Smith's rules I and II correspond to Sgarbossa's criteria with and without the scoring system, respectively; with a score of three or more for rule I and two or more for rule II being necessary for STEMI diagnosis. Rule III represents a modification of rule II, where the use of an absolute measurement is replaced by a relative discordance measurement. Rule IV consists in making a relative measurement of discordant deviation, either ST-segment elevation or depression, instead of ST-segment elevation absolute discordance. Finally, rule V is based on proportional discordance, either by ST-segment elevation or depression (Table 1)4.

Table 1 Smith rules for STEMI diagnosis in the presence of LBBB 

Smith Rules Description
Smith's rule I: Sgarbossa score ≥ 3 ST concordant elevation ≥ 1 mm or ST concordant depression ≥ 1 mm in leads V1-V3
Smith's rule II: Sgarbossa score ≥ 2 Sgarbossa score ≥ 3 or ST discordant elevation ≥ 5 mm
Smith's rule III Sgarbossa score ≥ 3 or ST discordant elevation with an ST/S ratio ≤ -0.25
Smith's rule IV Sgarbossa score ≥ 3 or ST discordant elevation with an ST/S ratio ≤ -0.3
Smith's rule V ST discordant deviation with a ST/S or ST/R ratio ≤ -0.3

In a study carried out by Meyers HP et al., Smith's rules were found to be significantly more sensitive than Sgarbossa's criteria1. Di Marco A et al. had similar results; 145 patients were included in their study, out of whom 37 had a clinical presentation consistent with STEMI. They demonstrated that Smith's rules III and IV showed better results than Sgarbossa's criteria and had good specificity, of 90 and 97% respectively; however, sensitivity was 67% for Smith's rule III and 54% for rule IV, which is still suboptimal22.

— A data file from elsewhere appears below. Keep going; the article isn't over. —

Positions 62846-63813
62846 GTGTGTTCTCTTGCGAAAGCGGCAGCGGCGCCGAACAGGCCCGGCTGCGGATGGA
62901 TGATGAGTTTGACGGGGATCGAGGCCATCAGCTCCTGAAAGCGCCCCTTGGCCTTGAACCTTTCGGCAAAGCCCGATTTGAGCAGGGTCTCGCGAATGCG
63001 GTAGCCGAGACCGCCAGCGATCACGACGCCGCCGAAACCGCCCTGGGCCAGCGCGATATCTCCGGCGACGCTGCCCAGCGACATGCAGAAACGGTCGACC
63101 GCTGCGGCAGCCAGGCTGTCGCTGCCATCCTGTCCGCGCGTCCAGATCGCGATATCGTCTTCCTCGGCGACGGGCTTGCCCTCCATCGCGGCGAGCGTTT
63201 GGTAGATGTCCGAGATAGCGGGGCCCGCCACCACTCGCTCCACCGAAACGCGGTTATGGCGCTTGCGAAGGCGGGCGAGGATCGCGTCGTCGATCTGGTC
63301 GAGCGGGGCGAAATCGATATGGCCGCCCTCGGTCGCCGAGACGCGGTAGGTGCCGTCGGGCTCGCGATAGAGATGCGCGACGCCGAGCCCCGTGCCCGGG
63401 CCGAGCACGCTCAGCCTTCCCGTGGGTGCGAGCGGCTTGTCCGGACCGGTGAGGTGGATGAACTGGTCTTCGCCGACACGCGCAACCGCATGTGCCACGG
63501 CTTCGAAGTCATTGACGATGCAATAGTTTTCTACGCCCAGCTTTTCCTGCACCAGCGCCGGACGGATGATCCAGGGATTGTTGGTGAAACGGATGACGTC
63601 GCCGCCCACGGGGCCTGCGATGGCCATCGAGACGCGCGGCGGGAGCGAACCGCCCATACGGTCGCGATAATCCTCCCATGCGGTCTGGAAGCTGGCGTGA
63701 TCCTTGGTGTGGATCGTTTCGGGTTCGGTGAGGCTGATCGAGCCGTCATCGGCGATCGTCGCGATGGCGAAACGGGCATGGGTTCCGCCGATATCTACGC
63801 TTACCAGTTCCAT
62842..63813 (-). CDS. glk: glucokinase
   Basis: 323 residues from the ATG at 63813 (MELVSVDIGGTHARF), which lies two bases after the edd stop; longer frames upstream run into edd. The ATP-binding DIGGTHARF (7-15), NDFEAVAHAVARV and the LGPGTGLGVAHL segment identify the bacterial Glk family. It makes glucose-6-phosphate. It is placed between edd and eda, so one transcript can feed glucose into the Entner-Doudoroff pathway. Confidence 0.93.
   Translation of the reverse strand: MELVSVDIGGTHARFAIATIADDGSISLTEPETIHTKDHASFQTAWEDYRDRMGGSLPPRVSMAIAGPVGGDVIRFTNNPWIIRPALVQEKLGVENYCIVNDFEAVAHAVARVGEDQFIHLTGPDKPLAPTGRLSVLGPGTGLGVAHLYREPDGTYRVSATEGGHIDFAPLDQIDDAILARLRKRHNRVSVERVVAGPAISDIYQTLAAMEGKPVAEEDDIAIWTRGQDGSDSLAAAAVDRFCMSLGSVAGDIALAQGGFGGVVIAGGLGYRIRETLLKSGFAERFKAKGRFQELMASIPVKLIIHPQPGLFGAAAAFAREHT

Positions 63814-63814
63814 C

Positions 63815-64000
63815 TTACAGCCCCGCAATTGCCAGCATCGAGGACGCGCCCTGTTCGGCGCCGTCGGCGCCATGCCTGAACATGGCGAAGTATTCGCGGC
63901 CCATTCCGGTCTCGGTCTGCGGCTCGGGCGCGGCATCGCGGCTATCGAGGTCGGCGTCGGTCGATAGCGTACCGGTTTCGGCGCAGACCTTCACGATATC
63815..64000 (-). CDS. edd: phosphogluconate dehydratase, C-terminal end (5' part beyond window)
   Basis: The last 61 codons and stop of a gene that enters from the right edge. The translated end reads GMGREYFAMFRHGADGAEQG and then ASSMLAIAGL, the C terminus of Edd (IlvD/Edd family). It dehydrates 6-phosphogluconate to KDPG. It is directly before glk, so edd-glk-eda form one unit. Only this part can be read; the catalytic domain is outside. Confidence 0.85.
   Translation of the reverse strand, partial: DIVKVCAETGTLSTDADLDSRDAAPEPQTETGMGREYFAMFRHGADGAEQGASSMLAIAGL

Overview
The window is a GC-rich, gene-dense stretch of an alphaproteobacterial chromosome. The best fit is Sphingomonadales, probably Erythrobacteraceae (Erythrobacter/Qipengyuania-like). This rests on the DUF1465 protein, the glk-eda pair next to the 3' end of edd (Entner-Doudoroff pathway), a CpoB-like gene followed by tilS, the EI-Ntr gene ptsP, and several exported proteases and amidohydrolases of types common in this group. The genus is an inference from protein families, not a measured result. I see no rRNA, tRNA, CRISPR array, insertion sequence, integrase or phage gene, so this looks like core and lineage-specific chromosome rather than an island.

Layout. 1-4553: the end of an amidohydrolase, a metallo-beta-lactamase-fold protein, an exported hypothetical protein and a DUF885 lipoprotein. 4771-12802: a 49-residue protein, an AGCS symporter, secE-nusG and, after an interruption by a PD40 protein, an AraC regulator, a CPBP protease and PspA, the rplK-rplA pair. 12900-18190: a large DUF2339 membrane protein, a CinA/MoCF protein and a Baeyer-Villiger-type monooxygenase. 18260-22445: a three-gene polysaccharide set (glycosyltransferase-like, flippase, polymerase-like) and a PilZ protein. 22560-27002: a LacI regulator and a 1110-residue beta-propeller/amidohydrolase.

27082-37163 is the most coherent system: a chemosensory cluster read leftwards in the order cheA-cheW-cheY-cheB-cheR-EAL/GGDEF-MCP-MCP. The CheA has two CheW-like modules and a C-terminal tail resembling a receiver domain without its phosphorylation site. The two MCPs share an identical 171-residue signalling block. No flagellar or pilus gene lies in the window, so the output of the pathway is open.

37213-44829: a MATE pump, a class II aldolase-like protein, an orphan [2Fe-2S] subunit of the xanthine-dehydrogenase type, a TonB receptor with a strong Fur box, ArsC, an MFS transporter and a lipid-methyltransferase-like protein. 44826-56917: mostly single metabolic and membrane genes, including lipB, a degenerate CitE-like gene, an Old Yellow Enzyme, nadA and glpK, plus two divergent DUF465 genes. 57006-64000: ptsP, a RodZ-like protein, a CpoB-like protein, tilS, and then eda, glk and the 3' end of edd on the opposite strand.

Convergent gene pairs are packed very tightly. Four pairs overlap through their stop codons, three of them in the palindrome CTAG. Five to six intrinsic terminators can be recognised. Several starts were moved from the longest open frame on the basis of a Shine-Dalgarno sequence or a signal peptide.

Even though Smith's rules significantly improved sensitivity with respect to Sgarbossa's criteria for the diagnosis of STEMI in the presence of LBBB, they have a significant limitation related to the difficulty of implementation in clinical practice. Cai et al. proposed a simplified diagnostic algorithm that facilitates its systematic use, which includes the implementation of additional diagnostic aids that favor the approach to this type of patients (Fig. 3)23.

Figura 3 Simplified algorithm for the diagnosis of STEMI in the presence of LBBB (adapted from Cai et al., 2013)23. PCI: Percutaneous coronary intervention. 

Conclusion

Electrocardiographic definition of STEMI in the presence of LBBB continues to be a challenge despite multiple attempts to accurately characterize this condition. Thus, it is no surprise that great international scientific societies provide different recommendations. The last 2017 ESC guidelines for the treatment of STEMI are the only ones so far in recommending the use of electrocardiographic criteria to facilitate the diagnosis of AMI in the presence of LBBB and in considering it as an ST equivalent; however, why do they recommend the use of Sgarbossa's criteria when Smith's rules have been shown to be more sensitive and specific?

The answer could be associated with the ease in their application versus Smith's rules, which despite being promising, still have poor sensitivity.

There are still many questions to be answered, which makes for appropriate treatment of patients with suspected AMI in the presence of LBB to remain controversial and challenging, which is why there is the need to continue in the search for electrocardiographic criteria that enable identifying those patients who really need urgent reperfusion and avoiding the performance of procedures that might generate more morbidity and mortality. In addition, the use of tools complementary to ECG, such as echocardiogram and biomarkers, can provide useful information in diagnostic and therapeutic dilemmas.

Ethical disclosures

Protection of people and animals. The authors declare that no experiments have been conducted on humans or animals for this research.

Confidentiality of data. The authors declare having followed the protocols of their work center on the publication of patient data.

Right to privacy and informed consent. The authors declare that no patient data appear in this article.

REFERENCES

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Received: January 23, 2018; Accepted: August 08, 2018

* Correspondence: Jonathan Cardona-Velez E-mail: jcardonavelez@hotmail.com

Conflicts of interest

The authors declare not having any conflicts of interest or having received funding.